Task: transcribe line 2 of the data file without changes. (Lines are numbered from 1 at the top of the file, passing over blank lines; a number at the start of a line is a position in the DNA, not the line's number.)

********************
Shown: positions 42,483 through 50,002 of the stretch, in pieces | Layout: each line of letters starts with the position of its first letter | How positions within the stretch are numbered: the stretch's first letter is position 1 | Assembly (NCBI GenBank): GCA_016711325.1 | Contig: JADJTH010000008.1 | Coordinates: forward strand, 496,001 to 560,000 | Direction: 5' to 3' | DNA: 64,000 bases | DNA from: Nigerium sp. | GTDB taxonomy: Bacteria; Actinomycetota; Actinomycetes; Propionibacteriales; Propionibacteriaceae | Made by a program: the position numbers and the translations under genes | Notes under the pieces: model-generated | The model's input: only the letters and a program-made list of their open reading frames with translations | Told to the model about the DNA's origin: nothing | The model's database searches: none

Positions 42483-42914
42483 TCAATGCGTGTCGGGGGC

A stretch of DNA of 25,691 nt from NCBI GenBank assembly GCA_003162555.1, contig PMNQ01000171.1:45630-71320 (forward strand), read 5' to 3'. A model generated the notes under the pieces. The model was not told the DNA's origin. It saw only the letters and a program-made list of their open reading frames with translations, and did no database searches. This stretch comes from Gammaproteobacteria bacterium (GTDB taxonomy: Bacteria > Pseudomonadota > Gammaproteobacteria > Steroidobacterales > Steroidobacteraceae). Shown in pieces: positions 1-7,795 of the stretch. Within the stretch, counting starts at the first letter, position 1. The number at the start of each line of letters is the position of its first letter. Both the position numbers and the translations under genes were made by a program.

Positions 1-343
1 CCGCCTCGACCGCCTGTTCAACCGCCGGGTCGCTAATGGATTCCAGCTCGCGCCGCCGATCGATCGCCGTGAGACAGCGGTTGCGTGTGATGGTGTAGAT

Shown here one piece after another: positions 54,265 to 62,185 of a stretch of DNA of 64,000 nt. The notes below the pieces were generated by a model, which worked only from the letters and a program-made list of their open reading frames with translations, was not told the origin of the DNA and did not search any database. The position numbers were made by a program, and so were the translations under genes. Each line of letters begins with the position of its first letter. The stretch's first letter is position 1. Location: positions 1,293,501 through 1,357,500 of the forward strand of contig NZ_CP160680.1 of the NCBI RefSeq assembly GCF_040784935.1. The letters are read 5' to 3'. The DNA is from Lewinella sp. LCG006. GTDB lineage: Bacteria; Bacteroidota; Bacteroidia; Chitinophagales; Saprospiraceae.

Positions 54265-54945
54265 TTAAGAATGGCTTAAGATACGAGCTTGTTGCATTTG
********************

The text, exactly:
Positions 42483-42914